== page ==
Then, he turned to me, "So, do you know what this is?"
And I was dumbstrucked.
"Is it impetigo? Eh, vertigo? Or is it .... vitiligo?"

And the doctor almost shrieked!
"Impetigo??! Vertigo?? Vitiligo??"
"Which one are u talking about?"

"Sorry doctor, but I do not know. I am confused with all the names now."

"This is a spot diagnosis. You should know what it is once you see it. Take the history from this patient after this. He knows his own condition."

"Okay, doctor..."

So, after interviewing the patient, I got to know it's neither of the -go -go. It was a psoriasis case. Hurm... How am I supposed to differentiate psoriasis from usual dermatitis? I can't even spot diagnose a chicken pox, yet.

And a few days later, another psoriasis patient came in. This time, the patient mentioned the name "psoriasis", so I know it is one. If not, there is no way I would know about it.

Of course, later that day the doctor asked me what exactly is "impetigo", "vertigo" and "vitiligo". And I was smart enough to have peeked into my book and read about them before he had the chance to ask me.

There was another day, he was talking about infectious diseases. And he asked me what was that latest infectious disease that almost turned our country outside down, and made the headlines. Spread through the wastes of rodents, and involves the lakes, I remembered it started with "L" or something like that. I even discussed that with Farahin the week before! After some thinking suddenly I got excited, and answered, "Leprosy!". And he burst into laughter.

"Leprosy is leprosy laaaa... This is leptospirosis!"

Ooppsss. I got confused again.

On my last day, the pharmacist next door told us that drugs containing pseudoephedrine can no longer be sold freely since some people are making amphetamines from it. And he asked me, "Do you know what is amphetamin?"

I said, "Panadol isn't it?"

And he FROWNED....

"Oh sorry! Panadol is ACETAMINOPHEN, not AMPHETAMINE. I got them confused. Sorry sorry, amphetamine is a drug that can stimulate our central nervous system", I quickly corrected myself.

And he gave out a BIG relieved sigh. I am not that ignorant after all.

So, that's pretty much my experience being in a GP clinic, observing a GP's field of work.
One thing I can say for sure, I am glad it is only a week.
I had fun though.

Going back to what I think of GPs, in my last post I mentioned that GPs love to go to the easiest diagnosis and tell the patients to come back to them after a few days if the symptoms remain. But at that point of time, I forgot one most important fact. The commonest reason of a doctor visit is indeed, these easiest diagnoses; cough, flu, fever and abdominal pain. And these diseases are, I would say self-limited but some people preferred to consult a doctor than drinking a lot of water and eat more nutritious food.

And I am proud to say too that, this doctor actually palpated the abdomen of all the patients who came complaining of vomiting, abdominal cramp, or diarrhoea. He tried to exclude all other causes of those symptoms and not directly jump to the diagnosis of food-poisoining. I can't remember seeing many GPs who are willing to get up from their seats, walk to the couch and palpate tens of patients' abdomens a day.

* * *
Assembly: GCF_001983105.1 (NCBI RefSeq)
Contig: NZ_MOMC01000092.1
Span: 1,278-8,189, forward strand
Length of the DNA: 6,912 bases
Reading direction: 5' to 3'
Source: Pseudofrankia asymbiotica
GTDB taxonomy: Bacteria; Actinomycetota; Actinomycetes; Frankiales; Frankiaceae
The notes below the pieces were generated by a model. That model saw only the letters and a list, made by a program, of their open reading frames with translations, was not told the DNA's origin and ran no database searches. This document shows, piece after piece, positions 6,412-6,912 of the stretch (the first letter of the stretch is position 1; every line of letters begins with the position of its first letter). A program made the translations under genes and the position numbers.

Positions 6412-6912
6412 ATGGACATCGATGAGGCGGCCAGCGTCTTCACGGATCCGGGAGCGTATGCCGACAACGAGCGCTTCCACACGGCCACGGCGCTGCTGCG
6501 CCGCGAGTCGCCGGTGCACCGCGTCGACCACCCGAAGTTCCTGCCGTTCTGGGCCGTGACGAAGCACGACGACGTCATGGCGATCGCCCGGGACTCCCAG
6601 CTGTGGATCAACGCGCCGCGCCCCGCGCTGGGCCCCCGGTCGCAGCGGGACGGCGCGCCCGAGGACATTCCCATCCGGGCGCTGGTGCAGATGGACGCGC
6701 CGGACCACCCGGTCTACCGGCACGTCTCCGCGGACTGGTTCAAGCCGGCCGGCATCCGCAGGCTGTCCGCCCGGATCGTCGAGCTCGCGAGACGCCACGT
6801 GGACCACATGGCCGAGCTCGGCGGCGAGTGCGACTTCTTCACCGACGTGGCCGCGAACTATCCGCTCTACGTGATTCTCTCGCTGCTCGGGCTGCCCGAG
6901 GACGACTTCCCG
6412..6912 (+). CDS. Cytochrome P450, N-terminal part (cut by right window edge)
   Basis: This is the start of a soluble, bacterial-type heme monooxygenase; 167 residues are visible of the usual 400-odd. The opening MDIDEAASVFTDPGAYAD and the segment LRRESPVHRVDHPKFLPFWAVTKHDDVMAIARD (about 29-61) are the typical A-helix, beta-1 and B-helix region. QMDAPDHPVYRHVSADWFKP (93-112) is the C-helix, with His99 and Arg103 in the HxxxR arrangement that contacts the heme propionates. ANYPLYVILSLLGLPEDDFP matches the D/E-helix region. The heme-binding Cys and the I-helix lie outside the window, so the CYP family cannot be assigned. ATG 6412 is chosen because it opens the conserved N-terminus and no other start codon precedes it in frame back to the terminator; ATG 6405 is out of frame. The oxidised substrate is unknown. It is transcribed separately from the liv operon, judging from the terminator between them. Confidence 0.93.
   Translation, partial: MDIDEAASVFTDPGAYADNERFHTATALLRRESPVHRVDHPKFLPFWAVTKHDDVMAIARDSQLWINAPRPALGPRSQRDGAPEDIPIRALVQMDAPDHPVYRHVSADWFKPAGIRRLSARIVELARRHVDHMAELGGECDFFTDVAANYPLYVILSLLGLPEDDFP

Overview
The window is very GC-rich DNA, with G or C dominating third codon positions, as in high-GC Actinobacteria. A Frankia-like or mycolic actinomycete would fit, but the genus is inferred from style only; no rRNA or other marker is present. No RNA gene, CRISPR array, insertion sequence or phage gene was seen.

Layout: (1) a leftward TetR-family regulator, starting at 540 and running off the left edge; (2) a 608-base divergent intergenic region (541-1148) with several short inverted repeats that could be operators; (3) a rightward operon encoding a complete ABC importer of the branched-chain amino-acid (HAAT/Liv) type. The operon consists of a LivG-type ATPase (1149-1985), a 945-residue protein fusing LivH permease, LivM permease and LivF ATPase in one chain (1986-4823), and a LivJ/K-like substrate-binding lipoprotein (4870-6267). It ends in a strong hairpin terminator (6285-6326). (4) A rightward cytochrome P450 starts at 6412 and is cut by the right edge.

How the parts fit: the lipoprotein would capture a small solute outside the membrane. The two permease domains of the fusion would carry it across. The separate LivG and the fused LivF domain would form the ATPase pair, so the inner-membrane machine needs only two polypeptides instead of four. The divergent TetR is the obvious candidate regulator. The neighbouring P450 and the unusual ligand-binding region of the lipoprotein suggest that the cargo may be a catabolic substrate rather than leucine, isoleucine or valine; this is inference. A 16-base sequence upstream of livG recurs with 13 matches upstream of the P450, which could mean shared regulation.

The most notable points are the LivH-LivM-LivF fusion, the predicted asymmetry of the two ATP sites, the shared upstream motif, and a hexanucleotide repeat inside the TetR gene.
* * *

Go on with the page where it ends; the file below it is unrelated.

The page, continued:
:)

-AkMaR-
http://nur-akmar.blogspot.com

Monday, January 3, 2011

But Why Medicine?

This question was posed to me many times, but funnily even though it should have been that way, this question was not asked to me during the interview for admission into IMU. I believe after having interviewed many students before me from various background, the interviewers know that that question is by far the commonest question and the one that students can create all sort of i-see-my-grandma-suffer-everyday-so-I-want-to-be-a-doctor kinds of answer.

Early in the course, I did not give the question a proper thought, and thus I do not know the exact reason why I took medicine. And sometime middle of last year, someone asked me this question in front of my friends. By then, I have already established a sincere answer in my head.

I chose medicine because my parents wanted me too. That answer shocked the questioner. Perhaps she was anticipating a doctor-had-been-my-dream-job-since-I-was-6 kinds of answer. In fact, I told her that my parents have been wanting to have at least one of their children to be a doctor, and since I am the eldest, and I did not know what course to go into, I chose to fulfill my parents' wish. Not only that, my siblings asked me to take up medicine too, then they will be freed from the responsibility.

There have been a lot of stories whereby the child do not have the interest to be a doctor being forced to study medicine by the parents. And they drop out either during the course, after the degree, or even after practising after many years! These stories are no stranger to us students, since we have been told different versions of them, making sure we are not wasting the money and time spent.